Poem About Grief

Note: I want to share this thing with you. Not because it is finished but because it needs to be outside of me. It came to me very quickly. A few words a few days ago. A sentence last night. A phrase when I woke up this morning.

I ate my breakfast. I drank my coffee. I took my daughter to school.

It was waiting for me when I found my chair. It is better, I think, for it to be on the outside of me. What I mean to say is this: I wrote this, then went for a run with a friend and, when I came back to it, it seemed more beautiful than scary.

***

Grief is the subterranean monster that has been waiting with inexorable hunger since your childhood. She is the unseen creature lurking just beneath the surface, reaching up for you with her impossibly long arms to drag you into her silent kingdom of earthworms, clattering bugs and other blind, scurrying things.

Grief is the shape inside the shadow standing in the corner of your room. That faceless familiar form, seeming so much like a person with no name. The thing tucked in that corner of the closet which reminds you somehow of an open mouth, not speaking, not moving. Preternaturally still. Patient as thunder.

It is the moment you first notice the rusty hinge of heaven and how, once seen,  you cannot unsee it ever again. How precarious the sky hangs there above your head now, no longer floating. Now pressing downward and how you realize for the first time that the sky has been falling your entire life. You just never took the time to notice. And now, there is no escape from it. The sky which has always been falling and your life which gets smaller with each passing moment.

And now how your life seems like a hallway with only one door. A long hallway, perhaps, but one that narrows and slopes slightly as you slip constantly forward, tripping toward that one single door waiting for you at the end. That door is slightly open. It stands ajar as you move closer and closer until, one day, which will be a complete surprise to you, you will stand with your hand on that door’s knob.

And now grief is like a closet overfilled with all the things you packed away, the useless things that had no place in the moment but which are now tumbling out and toppling over you. Forcing you to deal with each and every misplaced thing. How they break and bruise you and they bury you in this endless avalanche of things you thought you had forgotten, things you had set aside, things you not wanted to remember.

And now grief is sitting with you underneath a small tree on a very small hill, trembling like a leaf on a branch on that very small tree. And how you will call it meditation. Or you will call it mindfulness. Or you will call it prayer.

But it is really just you and your grief waiting for something to happen. Something different. Something without precedent.

And the sun rises. And the sun sets as it always has. And there are creatures moving underneath you, stirring in the dirt. And there are shapes inside all the shadows that lengthen and shrink as the days roll by. And the sky closer to you now that it has ever been.  And you notice how the bright traffic of clouds once so unremarkable now restlessly rearrange themselves like the furniture of your life. And how, even with your eyes closed, you can feel the stretch of that long, one door hallway as it swallows you down into mystery, deep into surprise.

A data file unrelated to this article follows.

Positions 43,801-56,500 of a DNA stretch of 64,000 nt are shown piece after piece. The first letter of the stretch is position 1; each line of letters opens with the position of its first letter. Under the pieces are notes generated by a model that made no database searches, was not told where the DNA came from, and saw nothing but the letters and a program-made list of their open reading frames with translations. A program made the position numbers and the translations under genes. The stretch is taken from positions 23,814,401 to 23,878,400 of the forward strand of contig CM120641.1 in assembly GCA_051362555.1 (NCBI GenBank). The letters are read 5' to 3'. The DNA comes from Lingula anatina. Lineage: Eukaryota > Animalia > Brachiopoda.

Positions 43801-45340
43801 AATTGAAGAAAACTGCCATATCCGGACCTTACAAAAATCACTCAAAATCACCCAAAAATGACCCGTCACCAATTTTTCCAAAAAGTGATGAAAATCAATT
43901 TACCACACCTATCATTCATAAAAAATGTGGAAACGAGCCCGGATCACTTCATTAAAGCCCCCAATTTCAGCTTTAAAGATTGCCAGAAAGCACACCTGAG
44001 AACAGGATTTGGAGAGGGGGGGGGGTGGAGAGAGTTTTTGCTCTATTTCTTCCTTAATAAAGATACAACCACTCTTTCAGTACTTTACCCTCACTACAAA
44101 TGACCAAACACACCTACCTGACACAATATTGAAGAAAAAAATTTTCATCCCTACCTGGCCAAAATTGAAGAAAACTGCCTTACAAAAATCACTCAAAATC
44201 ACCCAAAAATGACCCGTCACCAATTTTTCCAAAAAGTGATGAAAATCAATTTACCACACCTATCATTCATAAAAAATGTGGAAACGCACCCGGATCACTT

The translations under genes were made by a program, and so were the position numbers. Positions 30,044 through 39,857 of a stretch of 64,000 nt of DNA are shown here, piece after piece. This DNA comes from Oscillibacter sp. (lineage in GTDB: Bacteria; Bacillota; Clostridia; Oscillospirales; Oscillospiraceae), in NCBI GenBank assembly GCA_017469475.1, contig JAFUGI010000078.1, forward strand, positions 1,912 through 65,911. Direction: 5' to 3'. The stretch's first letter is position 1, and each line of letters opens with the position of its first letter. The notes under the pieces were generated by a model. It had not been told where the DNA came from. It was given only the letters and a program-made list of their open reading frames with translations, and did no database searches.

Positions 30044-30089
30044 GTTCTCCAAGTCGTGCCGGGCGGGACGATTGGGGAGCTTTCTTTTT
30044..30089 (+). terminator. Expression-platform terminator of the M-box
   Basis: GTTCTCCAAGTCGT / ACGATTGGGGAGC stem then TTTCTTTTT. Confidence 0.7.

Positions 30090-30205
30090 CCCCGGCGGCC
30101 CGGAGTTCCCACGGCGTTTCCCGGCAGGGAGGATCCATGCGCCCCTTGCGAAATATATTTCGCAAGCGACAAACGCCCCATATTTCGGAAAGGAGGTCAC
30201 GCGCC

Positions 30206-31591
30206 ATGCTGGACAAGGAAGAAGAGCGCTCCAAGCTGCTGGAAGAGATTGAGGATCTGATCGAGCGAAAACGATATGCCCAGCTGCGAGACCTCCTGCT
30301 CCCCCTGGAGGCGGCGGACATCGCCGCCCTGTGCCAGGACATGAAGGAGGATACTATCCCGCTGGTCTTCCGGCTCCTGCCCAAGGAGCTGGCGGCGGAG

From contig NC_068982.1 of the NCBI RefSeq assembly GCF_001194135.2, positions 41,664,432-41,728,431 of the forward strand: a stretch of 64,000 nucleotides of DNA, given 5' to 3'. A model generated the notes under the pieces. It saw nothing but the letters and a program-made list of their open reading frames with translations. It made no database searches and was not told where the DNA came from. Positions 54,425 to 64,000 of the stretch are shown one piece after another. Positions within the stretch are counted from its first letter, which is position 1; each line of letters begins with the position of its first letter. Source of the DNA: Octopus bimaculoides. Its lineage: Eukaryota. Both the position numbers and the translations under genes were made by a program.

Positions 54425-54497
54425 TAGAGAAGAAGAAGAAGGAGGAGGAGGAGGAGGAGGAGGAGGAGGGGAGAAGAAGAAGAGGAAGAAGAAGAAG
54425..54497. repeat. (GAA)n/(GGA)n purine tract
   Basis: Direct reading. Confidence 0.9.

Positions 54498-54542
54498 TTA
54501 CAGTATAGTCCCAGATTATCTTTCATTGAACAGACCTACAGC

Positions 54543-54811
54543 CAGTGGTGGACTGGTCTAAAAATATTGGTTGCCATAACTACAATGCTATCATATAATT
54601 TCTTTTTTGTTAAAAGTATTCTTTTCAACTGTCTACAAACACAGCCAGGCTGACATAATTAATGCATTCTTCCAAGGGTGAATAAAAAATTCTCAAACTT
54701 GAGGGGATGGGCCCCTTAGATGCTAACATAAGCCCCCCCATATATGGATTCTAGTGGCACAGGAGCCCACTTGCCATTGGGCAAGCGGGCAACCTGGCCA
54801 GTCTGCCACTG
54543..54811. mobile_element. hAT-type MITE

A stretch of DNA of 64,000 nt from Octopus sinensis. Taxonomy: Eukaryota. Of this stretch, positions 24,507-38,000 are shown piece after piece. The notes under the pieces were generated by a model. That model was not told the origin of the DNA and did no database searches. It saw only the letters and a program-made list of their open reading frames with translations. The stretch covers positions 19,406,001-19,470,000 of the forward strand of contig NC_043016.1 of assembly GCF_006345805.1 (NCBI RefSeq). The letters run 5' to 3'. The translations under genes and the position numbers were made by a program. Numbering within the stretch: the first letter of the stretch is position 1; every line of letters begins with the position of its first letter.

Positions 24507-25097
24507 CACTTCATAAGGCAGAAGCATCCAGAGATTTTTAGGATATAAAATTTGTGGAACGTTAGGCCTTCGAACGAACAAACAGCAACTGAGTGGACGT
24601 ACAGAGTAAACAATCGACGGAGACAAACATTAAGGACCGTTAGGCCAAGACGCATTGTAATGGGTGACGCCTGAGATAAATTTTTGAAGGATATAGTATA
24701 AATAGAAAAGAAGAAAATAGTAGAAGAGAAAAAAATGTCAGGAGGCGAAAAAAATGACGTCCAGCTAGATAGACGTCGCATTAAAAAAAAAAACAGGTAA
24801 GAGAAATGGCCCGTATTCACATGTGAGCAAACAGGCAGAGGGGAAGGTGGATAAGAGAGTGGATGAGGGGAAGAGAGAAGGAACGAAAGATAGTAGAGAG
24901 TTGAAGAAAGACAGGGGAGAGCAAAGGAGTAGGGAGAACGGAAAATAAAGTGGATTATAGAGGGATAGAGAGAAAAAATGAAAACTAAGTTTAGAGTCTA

And how, when you open that final doorway, all the things come down on you.

And now you understand your whole life has been a practice with gravity. The trick of holding things down. Keeping things where they belong. And now everything is floating. Everything is drifting. And you are working, once again, with groundlessness, except this time you are working with sorrow. You are working to save your life.

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4 thoughts on “Poem About Grief

  1. Wow this is amazing, I can relate to every word. I haven’t suffered grief for a lost person recently (although it brings to mind losing my father suddenly a few years ago), but I suppose recently I’ve been grieving for my former life, pre kids and husband and constant care. So many lines resonate, particularly the ones about the over-filled closet and the mindfulness tree (I’ve just started a mindfulness course in an effort to shift the gloom and find some joy in the future)
    I hope your words have helped you. They’ve certainly helped me to know I’m not alone.

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    1. Thanks, Amanda. You are always so kind to take time with your comments. Tomorrow we have the memorial service for my mom-in-law. She died last Sunday. The past week has been lots of emotions for me and my family. Lots of good, happy feelings and some dark, somber feelings too. Today I found myself cycling through that spectrum pretty fast. I think this is how it will be for us for a while. Very raw and cracked open but, when you are cracked open, a lot of light gets in. The words have helped me a lot. I’m glad I don’t have to bottle them up and carry them quietly. I can share what’s going on inside. Very glad if the sharing helps others too.

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      1. Hang in there. I lost my father suddenly in the year I turned thirty, graduated my MA, got married and moved house. It was a tough time for so many reasons (he was 58, we didn’t have a great relationship, I blamed myself yada yada). I thought I would never heal, but the body and mind are amazing things. And yes, being able to communicate your thoughts is so valuable, to yourself and to others.
        Thinking of you
        A

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